Knowledge is power. Girls need to know what’s happening with their body when they become teenagers – and more importantly, how to deal with it.
I was just casually flipping through The Girl Guide by Marawa Ibrahim* because it had just plopped in my door. I was immediately drawn in by the colorful and funny illustrations and somehow ended up reading the whole book just like that.
The Girl Guide is a book for young girls full of candid advice and embarrassing anecdotes on confidence, growing up, dealing with changing bodies, tampons, parents and everything in between.
For the sake of transparency, I want to mention that I received this book to consider it for a review – but I have not been paid to write this, and I’ll only ever share my own, honest opinion.
The book’s subtitle is “50 lessons in learning to love your changing body”. And self-love – especially for young girls – is something the world desperately need. That’s why I’m such a big fan of this book. It’s not just a book about the physiological challenges that happens to your body during puberty. It’s also about social and psychological changes plus practical advice on how to deal with it all.
It’s not a long and text-heavy educational book. Instead it’s heartfelt, straight-talking advice from the big sister every girl deserves, coupled with amazing illustrations.
Marawa is not afraid to talk about vaginas – and sharing embarrassing stories about the 3 P’s: pee, poo and periods (which we probably all have a few of, right?… Too bad I don’t have time to share mine right now……).
She makes it feel normal to talk about, well, normal physiology without turning to absurd euphemisms and act like all that comes out of a woman’s body is glitter and flowers.
This is where knowledge is power. By learning and understanding what’s happening to your body, you can remove a lot of insecurities. She encourages curiosity rather than feeling ashamed of talking about this stuff.
(A little note here is that this book is aimed at cis-gendered girls’ biology only).
A problem many books written by adults for young people is that they quickly become patronising. Marawa, however, makes a good attempt at acknowledging that young people’s problems feel very real, and are real problems, while also trying to put things into perspective, saying you can get through this difficult situation. But I must confess I’m too old to be a real judge of that.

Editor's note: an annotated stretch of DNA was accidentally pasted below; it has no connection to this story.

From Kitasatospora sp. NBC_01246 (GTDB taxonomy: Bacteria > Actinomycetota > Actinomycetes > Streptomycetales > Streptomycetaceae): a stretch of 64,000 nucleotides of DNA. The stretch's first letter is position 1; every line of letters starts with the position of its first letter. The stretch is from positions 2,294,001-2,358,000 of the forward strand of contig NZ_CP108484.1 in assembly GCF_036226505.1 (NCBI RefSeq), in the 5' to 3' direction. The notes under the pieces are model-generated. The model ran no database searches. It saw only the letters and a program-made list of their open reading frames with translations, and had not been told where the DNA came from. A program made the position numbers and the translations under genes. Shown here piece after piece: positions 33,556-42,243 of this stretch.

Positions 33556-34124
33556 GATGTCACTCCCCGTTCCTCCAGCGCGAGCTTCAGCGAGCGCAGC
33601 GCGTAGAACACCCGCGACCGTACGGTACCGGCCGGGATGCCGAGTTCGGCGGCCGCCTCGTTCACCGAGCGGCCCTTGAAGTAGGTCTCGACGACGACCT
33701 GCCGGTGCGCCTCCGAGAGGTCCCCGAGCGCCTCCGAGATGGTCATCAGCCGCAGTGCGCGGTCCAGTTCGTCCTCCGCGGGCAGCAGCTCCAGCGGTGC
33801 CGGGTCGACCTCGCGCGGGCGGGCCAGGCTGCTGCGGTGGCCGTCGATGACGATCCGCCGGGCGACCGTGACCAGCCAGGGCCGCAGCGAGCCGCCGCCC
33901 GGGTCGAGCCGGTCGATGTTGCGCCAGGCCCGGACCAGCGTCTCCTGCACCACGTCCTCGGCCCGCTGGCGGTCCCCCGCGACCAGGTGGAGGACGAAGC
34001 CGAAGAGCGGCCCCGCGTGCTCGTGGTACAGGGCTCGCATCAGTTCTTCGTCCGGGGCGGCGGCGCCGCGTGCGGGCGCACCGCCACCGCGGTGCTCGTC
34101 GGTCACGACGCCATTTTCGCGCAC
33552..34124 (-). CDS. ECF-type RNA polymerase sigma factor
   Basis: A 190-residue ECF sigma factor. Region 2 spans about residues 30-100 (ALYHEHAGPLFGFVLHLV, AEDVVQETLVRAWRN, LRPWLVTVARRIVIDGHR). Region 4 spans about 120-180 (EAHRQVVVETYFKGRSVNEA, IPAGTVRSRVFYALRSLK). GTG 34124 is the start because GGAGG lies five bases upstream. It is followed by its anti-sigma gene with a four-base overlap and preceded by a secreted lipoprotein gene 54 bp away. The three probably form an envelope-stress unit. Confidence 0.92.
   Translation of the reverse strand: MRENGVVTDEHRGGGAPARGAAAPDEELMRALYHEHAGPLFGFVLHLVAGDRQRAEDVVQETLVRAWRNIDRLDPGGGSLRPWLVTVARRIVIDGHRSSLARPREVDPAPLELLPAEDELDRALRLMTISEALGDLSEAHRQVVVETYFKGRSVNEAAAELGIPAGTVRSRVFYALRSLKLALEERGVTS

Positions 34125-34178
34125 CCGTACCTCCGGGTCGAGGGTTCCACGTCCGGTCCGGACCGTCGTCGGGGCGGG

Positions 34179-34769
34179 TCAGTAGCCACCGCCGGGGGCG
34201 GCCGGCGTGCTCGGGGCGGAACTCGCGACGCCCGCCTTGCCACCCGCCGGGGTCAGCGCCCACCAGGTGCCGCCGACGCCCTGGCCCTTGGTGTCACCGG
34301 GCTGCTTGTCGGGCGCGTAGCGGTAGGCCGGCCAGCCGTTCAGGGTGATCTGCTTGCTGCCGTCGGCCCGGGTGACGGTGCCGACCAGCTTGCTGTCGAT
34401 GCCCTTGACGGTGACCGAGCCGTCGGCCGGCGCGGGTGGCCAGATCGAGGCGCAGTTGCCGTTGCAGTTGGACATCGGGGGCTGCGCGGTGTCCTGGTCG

As someone who spends a lot of time working with health and fitness, I’m excited to see exercise and diets addressed in this book as well.
- Sharing how exercise is amazing for building confidence when you get over the hurdle of self-consciousness over your changing body and let yourself discover a sport you love.
- That healthy girls can still gain weight during puberty.
- How important it is to eat to fuel your body, and the danger of diets and eating disorders.
I am not the only girl who struggled with their confidence in their teens. Fighting to keep out the voice that says you should be prettier, smarter, funnier. The if onlys.
… if only I was skinnier.
… if only I had longer hair.
… If only I looked like her.
Marawa address these as well. How there isn’t one single way to be beautiful – what matters is confidence. Instead of spending so much time wanting to change yourself, look at all the good qualities you have and celebrate them instead.
This why I wish I read this book years ago. I’ve spent years being unhappy with my body, feeling like I wasn’t good enough.
Getting to know people like Marawa a few years back is what got me interested in the self-love movement, and opening my eyes to all the beauty that doesn’t fit society’s ideal. Building confidence and self-love is a process, and still something I’m working on.
So even if I’m technically too old for this book, I still learned something from reading it, and can still feel empowered by it.
When I was about to take a few pictures for this post, I went to put on make up and do my hair. Because that’s what’s expected (I guess?). But I realized it was unneccessary, and sort against the spirit of the book. I look just fine without make up, it’s just the confidence that’s sometimes lacking! (I’m work in progress).
In summary, this book is amazing.
Teaching young girls about feminism and body positivity? It’s impossible not to love!
You can get The Girl Guide by Marawa on Amazon* – at the time of writing it’s on sale at 5.99 £ 🙂
What do you wish a big sister had told you when your body started changing?